Gobbling up Books

Dear Reader,

Do you have a child who gobbles up books? You know the sort I mean– those who read in their beds till all hours, who have been through everything in the children’s section of the library, who come home every week with huge stacks of books. I have one child who is definitely like this, another who reads quite a bit, and two more who just aren’t there yet.

I frequently hear parents lament that their children are not readers and wonder how they can inspire them to read more. But when the children are readers, we tend to assume they are okay intellectually or academically. After all, if one can read well, one can access whatever information they need, right?

But a couple of things I have read lately have made me wonder whether we don’t need to worry about our book-gobblers sometimes too.

The first is from the novel Waverley by Sir Walter Scott. The main character in it, Edward Waverley, is a book-gobbler. It says of him, “young Waverley drove through the sea of books like a vessel without pilot or rudder.” This is not viewed as  good thing by the book’s author, however. Edward does not thus become an educated man. He is rather a romantic one with lots of fancies but no fixed purpose. He is called “one who read rather to awaken the imagination then to benefit the understanding.” Now I am a fan of imagination. But I would also like my children to have understanding.

The author suggests that one might be benefited rather by having fewer materials to read but being able to master them at a  deeper level:

“I believe one reason why such numerous instances of erudition occur among the lower ranks is, that, with the same powers of mind, the poor student is limited to a narrow circle for indulging his passion for books, and must necessarily make himself master of the few he possesses ere he can acquire more.”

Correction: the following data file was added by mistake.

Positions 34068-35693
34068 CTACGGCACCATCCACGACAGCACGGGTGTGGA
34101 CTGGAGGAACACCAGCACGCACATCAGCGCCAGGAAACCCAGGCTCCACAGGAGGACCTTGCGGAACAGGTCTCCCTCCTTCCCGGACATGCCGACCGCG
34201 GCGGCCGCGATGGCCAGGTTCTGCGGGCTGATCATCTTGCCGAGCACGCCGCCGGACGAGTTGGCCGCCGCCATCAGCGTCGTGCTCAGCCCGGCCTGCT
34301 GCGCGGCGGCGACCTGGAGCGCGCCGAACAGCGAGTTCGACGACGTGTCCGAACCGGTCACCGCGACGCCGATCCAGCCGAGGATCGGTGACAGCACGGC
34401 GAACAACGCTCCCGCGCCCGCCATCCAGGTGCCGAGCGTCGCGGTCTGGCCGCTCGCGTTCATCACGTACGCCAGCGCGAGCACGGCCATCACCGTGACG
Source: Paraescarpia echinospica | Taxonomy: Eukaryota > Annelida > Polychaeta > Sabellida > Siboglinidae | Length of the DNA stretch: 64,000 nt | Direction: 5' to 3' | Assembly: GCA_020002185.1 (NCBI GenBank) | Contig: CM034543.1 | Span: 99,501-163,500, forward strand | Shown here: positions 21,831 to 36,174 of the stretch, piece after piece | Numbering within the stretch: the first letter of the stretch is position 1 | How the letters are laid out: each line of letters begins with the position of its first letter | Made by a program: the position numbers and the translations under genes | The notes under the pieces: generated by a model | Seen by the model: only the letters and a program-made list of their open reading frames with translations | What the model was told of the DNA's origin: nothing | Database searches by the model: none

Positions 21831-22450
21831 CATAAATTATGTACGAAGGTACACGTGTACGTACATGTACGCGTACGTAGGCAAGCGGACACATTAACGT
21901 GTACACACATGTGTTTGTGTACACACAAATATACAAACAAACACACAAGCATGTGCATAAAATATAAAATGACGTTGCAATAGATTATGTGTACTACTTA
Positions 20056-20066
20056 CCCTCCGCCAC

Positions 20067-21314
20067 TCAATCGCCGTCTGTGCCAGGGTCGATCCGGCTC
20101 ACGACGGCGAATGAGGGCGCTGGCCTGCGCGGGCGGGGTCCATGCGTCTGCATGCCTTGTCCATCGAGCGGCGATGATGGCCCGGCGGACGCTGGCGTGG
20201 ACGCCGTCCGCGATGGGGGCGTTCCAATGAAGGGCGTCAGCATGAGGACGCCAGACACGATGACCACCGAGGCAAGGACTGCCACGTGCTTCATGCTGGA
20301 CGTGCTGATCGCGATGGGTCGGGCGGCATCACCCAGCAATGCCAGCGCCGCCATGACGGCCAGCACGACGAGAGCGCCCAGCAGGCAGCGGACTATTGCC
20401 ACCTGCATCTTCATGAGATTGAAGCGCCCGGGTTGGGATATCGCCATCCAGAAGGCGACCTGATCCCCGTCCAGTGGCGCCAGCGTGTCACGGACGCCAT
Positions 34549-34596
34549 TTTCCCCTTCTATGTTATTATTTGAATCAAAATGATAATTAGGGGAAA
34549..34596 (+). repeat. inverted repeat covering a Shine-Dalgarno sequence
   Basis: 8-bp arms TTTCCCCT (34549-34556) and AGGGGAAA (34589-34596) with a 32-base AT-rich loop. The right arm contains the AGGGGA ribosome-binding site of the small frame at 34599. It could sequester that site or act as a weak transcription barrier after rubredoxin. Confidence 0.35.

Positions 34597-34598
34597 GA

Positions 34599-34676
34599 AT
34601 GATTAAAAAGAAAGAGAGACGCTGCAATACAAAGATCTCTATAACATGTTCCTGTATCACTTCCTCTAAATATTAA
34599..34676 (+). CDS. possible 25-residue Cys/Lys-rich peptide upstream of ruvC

In other words, better to read the same book deeply a few times than to fly through ten quickly.

This was brought back to me by another author, Charlotte Mason, in her sixth volume, Towards a Philosophy of Education. She says,

“In the first place we all know that desultory reading is delightful and incidentally profitable but is not education whose concern is knowledge. That is, the mind of the desultory reader only rarely makes the act of appropriation which is necessary before the matter we read becomes personal knowledge. We must read in order to know or we do not know by reading.”

My oldest child, the one who reads but not quite so voraciously, has chosen lately to reread Tolkien’s books which he has already been through once rather than to try any of the new selections I tried to tempt him with. But upon further reflection, I am pleased with this. He will obtain a deep reading of these books this way and they are quality books which merit such a reading. This, I think, is the ideal to which we strive.

But I am still left with two who struggle to read (the younger two at 7 and 8 years old) and one, my 10-year-old, who flies through books with abandon. Part of me hates to try to rein her in, and indeed I don’t know if that is the right way to proceed, but another part says that she must also learn to get understanding from her books. I have begun to requite the older two to do a bit more of their own reading for history. In her first week, she has shown that she can take things slowly and get understanding. So perhaps this is the way to go, not to curtail the reading she does on her own, but to require some reading which necessitates slowing down and understanding.

Do you have  book-gobbler? Are you happy with that or do you look for something more?

Nebby